Pre-heat your broiler. Once the pork is cooked, discard the cinnamon stick, orange half, bay leaf and garlic cloves. Remove the pork butt and place it on a rimmed baking sheet. Shred the pork and discard any hunks of fat and gristle along with the bone. Spread the pork evenly on the baking sheet and place under the broiler for a few minutes until it starts to crisp up. Stir it around and set it back under the broiler. Do this a few more times, checking the pork after a few minutes each time, careful not to char the pork pieces. Once you receive your desired crispness, place the shredded pork back into the slow cooker with the juices. Serve with corn tortillas, sour cream, radishes, shredded cabbage, lime wedges and cilantro.
Where has this dish been all my life?! Why did it take me so long to create such a simple and elegant supper that I can throw together for my family in 30 minutes and feel confident enough to serve for a last-minute dinner party? This one takes the cake when it comes to versatility and sophistication! I love how the salmon melts into the pasta and the saffron cream coats every noodle so that every bite is a burst of flavors that leaves you wanting, well, a bigger fork! My husband walked in the door after work and looked at me and said "My God! What is that amazing smell!?" he took one bite and melted into his chair! I’ll take that as one of the best compliments I could ever receive!
*This dish uses 3/4 of a bag of dried pasta which can be bit annoying, I know, but I like to use the leftover past for soup. I always have handfuls of different pasta shapes in wrapped up bags lying around my pantry for when I feel the desire to whip together some homemade soup.
Serves 4 hearty bowls or 6 smaller portions
Bring a large pot of heavily salted water to a boil and cook the pasta according to package directions to al dente.
While the pasta is cooking, season the salmon with a ½ tsp of the salt and some fresh ground pepper and set aside.
In a large skillet (large enough to add the pasta at the end) melt the butter over medium heat until it starts to brown a bit and smell toasty and nutty. Be careful not to burn the butter, it happens quickly. Add the leeks and the other ½ tsp salt and pepper to taste. Sautee until the leeks start to melt into the butter and brown slightly, about 3-5 minutes. Add the vermouth and the saffron and simmer until the vermouth is reduced by half, about 3 minutes. Add the chicken stock and the cream and bring to a simmer. While you are waiting for the sauce to simmer, cube the salmon fillet into 2-inch large chunks.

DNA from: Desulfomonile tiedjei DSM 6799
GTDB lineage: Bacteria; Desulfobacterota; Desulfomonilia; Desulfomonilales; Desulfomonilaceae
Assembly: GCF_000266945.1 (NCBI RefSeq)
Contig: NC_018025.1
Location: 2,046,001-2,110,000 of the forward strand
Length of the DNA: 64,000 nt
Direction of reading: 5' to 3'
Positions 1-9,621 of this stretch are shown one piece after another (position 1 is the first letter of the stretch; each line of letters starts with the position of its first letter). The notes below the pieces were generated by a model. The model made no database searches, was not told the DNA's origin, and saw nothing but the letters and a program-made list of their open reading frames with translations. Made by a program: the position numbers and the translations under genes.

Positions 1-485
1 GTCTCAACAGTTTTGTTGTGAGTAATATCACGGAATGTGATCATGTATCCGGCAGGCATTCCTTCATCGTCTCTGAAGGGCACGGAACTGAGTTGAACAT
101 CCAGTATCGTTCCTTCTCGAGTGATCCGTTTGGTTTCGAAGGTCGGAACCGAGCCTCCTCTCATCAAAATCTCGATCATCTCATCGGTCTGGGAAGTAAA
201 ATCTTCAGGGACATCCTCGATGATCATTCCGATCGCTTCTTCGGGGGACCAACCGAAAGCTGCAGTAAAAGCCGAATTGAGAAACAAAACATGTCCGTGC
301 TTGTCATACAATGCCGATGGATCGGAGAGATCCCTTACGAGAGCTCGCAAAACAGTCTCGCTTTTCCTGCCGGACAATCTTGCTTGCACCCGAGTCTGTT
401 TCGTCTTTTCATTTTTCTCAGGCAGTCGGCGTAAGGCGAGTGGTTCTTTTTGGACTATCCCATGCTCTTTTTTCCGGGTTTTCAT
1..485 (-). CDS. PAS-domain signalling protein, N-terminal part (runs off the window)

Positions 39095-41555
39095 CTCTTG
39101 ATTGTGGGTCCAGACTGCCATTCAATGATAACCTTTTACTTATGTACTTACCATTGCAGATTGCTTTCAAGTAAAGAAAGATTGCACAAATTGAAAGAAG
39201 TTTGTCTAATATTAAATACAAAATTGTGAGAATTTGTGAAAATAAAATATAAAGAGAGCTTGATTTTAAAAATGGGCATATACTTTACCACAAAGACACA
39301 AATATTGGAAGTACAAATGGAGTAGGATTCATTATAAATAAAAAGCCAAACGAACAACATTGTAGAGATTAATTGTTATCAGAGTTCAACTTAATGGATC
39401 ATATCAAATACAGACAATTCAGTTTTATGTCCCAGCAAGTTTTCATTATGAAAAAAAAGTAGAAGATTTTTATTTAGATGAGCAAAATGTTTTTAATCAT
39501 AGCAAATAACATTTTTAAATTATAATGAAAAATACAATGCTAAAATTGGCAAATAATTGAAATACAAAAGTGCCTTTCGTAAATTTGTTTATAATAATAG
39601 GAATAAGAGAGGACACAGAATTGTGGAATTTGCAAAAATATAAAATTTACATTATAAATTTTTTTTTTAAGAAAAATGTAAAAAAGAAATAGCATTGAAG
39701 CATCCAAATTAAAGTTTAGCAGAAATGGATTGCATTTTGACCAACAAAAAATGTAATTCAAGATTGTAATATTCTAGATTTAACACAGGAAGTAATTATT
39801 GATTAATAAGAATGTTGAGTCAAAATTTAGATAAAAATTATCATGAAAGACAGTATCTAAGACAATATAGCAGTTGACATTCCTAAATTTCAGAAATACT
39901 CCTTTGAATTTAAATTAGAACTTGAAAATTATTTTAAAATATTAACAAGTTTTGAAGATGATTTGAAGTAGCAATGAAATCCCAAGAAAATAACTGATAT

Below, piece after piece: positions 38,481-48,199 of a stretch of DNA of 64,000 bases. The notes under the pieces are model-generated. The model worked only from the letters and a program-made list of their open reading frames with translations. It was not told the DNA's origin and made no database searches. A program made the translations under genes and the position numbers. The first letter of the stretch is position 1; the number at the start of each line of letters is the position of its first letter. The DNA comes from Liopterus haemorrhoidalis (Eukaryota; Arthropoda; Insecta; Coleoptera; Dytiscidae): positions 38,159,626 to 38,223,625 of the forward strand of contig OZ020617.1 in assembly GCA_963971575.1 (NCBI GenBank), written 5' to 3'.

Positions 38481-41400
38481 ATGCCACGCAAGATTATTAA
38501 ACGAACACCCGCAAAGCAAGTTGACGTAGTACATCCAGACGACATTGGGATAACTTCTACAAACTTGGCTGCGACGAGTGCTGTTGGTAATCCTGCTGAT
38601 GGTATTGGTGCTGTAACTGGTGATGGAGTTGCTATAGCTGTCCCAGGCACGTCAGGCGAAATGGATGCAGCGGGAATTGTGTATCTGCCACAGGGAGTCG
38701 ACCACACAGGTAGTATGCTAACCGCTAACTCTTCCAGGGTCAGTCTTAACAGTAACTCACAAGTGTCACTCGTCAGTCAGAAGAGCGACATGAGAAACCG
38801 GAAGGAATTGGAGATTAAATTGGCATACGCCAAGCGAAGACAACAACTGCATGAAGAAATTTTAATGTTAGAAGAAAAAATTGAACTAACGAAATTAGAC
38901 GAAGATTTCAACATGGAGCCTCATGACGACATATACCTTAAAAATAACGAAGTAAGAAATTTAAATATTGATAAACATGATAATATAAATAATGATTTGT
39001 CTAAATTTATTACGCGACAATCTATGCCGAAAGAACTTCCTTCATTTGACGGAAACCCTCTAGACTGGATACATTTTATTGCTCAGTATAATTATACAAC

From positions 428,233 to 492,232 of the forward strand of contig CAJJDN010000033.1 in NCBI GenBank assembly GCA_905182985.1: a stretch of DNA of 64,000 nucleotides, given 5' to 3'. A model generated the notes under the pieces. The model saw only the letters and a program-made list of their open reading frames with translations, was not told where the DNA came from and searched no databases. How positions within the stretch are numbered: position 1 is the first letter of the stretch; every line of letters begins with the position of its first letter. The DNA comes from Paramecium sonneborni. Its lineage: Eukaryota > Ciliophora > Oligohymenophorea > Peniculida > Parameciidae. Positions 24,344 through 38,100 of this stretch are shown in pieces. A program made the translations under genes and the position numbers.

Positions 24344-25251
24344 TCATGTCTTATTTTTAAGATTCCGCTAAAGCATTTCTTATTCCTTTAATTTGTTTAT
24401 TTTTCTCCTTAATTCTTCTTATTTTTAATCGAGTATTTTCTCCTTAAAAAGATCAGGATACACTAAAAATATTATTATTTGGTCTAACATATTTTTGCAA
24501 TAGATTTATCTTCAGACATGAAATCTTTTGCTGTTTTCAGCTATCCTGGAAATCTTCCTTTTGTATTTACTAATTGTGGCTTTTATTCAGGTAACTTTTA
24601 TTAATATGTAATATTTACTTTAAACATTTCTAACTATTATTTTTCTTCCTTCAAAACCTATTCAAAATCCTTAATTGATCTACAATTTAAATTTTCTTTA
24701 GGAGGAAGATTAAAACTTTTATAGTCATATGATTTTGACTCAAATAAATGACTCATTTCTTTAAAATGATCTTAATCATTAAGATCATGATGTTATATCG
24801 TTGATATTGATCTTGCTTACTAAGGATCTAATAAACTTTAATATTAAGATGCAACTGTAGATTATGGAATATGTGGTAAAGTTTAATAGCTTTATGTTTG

Add the Salmon cubes to the simmering sauce, cover and cook over medium low heat for 2-3 minutes. Uncover and turn the salmon cubes. Layer the spinach on top of the salmon and cover for another 3 minutes, or until the spinach has wilted a bit. Uncover and stir everything together. Add the pasta and stir, breaking up the salmon a bit as you go. Be gentle, you don’t want to break apart the salmon pieces too much. Cook for a few minutes longer, allowing the flavors to mingle. If the pasta starts to appear dry, add some of the reserved pasta water to loosen it up. Top with the chopped chives and serve.
While living in Philadelphia, I became very partial to crafted gin cocktails but their list of specialty ingredients and hard to find liquors made the task of creating them at home quite daunting. I came across a very easy gin, grapefruit and sage cocktail that was incredibly simple to make at home and inspired me to continue to create a wide range of cocktails that complimented this herbal and floral booze. This is one of my favorites and adequately named for my favorite word, "Pamplemousse" which is French for grapefruit. Cheers!
Makes 2 Cocktails
2 ounces Premium Gin
1 ounce St. Germain Liquor
2 ounce Fresh Grapefruit Juice
3 dashes Aromatic Bitters
3 fresh rosemary sprigs
Sparkling Water .
Fill two high ball glasses with ice. Fill a shaker 1/3 with ice and add the gin,
St. Germain, grapefruit juice, bitters and one spring of rosemary. Shake vigorously for 15 seconds and strain into the high ball glasses. Top each glass with sparkling water and garnish with a rosemary sprig .
Philly is most commonly known for its cheese steaks and roast pork, but this sandwich takes the two and combines them into a happy marriage of delicious sandwich goodness! Leave it cook in the slow cooker all day and come home to the most amazing smell and dinner on the table with very little effort! This is a winner in everyone’s book because, let’s be honest, who doesn’t like a sandwich?!
Shredded Beef with Onions
Congee is most commonly known as an Asian rice porridge. Rice is cooked in a lot of liquid until it breaks down and turns velvety and thick. It’s the ultimate comfort food when you feel a cold coming on or if you want something to warm you up on a cold winter night. The addition of chicken turns it into a heartier meal and the scallion gremolata adds a little zing to brighten the Asian inspired flavors.